Scace and the Aurelia

If you follow these kinds of things you will be aware that the Nuova Simonelli Aurelia is the new competition machine for Baristas. When the question of sponsors for the WBC has come up in the past, people wanted to know if any company other than LaMarzocco would ever have their machines used in competition. The answer seemed to come back that if anyone else’s machine could pass the WBC’s strict temperature stability prerequisite, they would be considered for the machine sponsorship. Many machines on the market now boast either dual boiler or some other technology intended to maintain a constant brewing temperature. One can assume that the Nuovo Simonelli Aurelia delivers the temperature stability that they claim.

If you look at the transparent view they provide on their website you can see just enough confusing imagery to get that they do not want you to understand how they achieve stability in any real transparent way. The description explains the following about each group: they weigh 12 pounds each, they hold a liter of water, the brew water passes though a heat exchanger, there is only one heating element. This is how I believe it is designed to function (my best guess anyway). Water that is heated by the heat exchange is passed into the one liter reservoir located inside the group itself. The massive group is gently heated by siphoning water from the steam boiler. Because it takes so much energy to change the heat of the group and reservoir, the temperature remains relatively constant.

I had the opportunity to test an Aurelia with a Thermofilter. The machine had been idle for at least 15 minutes when I started, and I flushed the group to listen for any signs of super heating. The water came out with a hiss, which lasted for as much as 20 seconds. A traditional heat exchange might have hissed for half this length of time (at least from my experience). I flushed for another 10 seconds and found the temperature to be 209F, still to hot for good extraction. Another 10 seconds of flushing brought it down to between 198 and 200. There was a gently inclining temperature profile over the time of the shot.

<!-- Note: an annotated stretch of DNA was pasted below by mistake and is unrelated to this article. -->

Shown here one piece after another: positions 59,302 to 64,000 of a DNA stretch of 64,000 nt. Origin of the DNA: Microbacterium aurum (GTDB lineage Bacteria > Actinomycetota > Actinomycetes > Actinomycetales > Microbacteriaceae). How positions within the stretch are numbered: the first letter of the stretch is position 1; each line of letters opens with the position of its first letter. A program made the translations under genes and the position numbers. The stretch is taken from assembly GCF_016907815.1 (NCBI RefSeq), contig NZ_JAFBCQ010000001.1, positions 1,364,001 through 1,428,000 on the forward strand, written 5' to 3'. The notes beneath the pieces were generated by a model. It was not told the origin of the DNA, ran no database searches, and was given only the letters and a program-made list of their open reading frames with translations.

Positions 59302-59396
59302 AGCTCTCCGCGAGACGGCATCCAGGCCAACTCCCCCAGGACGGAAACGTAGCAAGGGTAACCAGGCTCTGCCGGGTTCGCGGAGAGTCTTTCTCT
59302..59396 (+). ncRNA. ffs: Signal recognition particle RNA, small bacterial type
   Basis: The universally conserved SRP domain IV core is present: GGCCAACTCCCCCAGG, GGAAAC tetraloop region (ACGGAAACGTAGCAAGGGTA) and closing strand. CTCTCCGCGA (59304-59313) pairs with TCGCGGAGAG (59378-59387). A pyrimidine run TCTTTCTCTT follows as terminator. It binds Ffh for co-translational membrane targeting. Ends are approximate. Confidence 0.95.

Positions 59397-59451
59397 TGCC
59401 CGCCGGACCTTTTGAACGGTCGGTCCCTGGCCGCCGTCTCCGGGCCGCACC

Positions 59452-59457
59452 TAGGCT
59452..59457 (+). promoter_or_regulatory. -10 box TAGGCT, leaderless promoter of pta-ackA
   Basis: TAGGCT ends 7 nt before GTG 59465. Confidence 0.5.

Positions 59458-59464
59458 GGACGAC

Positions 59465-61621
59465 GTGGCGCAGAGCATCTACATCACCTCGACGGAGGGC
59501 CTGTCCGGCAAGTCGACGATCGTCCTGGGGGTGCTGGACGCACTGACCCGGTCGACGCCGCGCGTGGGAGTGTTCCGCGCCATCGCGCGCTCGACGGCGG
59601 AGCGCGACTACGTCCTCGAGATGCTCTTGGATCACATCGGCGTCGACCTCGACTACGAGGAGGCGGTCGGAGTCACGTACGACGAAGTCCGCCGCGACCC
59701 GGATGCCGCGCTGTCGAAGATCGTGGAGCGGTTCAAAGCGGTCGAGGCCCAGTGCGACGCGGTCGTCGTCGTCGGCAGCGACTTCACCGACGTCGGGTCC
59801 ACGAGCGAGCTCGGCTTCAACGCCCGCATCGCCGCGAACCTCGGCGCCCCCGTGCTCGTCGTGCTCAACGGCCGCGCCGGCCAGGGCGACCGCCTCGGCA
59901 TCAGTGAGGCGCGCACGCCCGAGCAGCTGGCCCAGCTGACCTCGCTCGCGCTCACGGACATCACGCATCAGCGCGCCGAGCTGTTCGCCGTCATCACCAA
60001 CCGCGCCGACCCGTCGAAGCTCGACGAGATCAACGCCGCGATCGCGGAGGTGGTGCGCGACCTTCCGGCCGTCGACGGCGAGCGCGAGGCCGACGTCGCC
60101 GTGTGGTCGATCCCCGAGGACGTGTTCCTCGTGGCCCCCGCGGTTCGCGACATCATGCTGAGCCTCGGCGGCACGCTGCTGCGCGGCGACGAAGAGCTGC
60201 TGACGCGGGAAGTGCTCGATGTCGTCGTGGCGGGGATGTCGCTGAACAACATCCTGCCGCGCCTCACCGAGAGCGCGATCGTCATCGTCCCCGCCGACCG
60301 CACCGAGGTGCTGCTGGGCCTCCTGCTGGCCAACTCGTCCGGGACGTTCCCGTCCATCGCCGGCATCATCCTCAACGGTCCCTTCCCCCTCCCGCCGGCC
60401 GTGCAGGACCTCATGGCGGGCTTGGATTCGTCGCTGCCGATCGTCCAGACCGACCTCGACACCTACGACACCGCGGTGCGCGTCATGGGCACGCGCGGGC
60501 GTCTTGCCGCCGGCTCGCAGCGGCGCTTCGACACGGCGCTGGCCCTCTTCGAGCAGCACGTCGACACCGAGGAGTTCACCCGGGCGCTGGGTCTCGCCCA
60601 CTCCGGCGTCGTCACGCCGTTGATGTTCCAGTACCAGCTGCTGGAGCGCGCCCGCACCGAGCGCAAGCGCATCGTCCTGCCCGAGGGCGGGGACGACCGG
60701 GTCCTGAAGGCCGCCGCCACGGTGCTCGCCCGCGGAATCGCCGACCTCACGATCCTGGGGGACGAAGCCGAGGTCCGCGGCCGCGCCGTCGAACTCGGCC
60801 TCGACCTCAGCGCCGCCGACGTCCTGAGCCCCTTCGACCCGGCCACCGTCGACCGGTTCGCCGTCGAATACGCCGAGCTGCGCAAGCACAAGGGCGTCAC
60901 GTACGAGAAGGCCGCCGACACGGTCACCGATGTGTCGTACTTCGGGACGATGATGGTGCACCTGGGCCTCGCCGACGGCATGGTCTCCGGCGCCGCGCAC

Once the machine was brought down to a desirable temperature it did maintain it very well. If the machine stays in constant use it will stay relatively stable. A couple of idle minutes, however, and it was back to 209. There is a lot of flushing needed to keep it within brewing parameters if there are interruptions between coffee prepartion. There is a steep learning curve with the Aurelia, as with any heat exchange machine. One must use it a lot and taste the coffee it makes a lot and become intimate with it to get what one wants from it. The winners of the Barista Competitions coming up will be Baristas who have spent time testing heat exchange machines. The winner of the WBC will be someone who spends a lot of time with the Aurelia and a Scace device and really learns the proper flush times. The massive groups give up heat reluctantly, which is both the advantage of and the Achile’s heal of the Aurelia.

This makes me wounder if the WBC has rigid temperature standards at all. If this is the new competition machine then it seems obvious that they do not. I can’t say that I blame them for going with Nuova Simonelli though. It is terribly expensive to put on even small competitions, and the head sponsor has to flip an enormous bill. The competition machine will be form the one that offers the largest kitty, not the one with the easiest machine to use. This will weave out the Baristas that have been raised into the coffee industry with equipment that is so good that they have not had to learn some basic lessons in brewing equipment management. The winner will be an even better Barista than one who simply expects the machines to do the brunt of the work for them.   I know that great coffee can be made on heat exchange machines, but it takes a great Barista.  This year the cream will not rise to the top until after it has passed through a strainer.

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  1. The Aurelias need to be set up properly to work optimally. The WBC-spec Aurelias that we worked on last week are pretty bad-ass, actually.

  2. Dear Sir,

    The Aurelia is extemely stable. You only need flush or purge it for one to two seconds max. I know it is different from the LM. If you purge for too long you will bump up the temp as you experienced. Unlike standard hx machines running the group will not cool it down unless yourun it for a long time but that is totally misusing the machine. Greg Scace himself did the testing.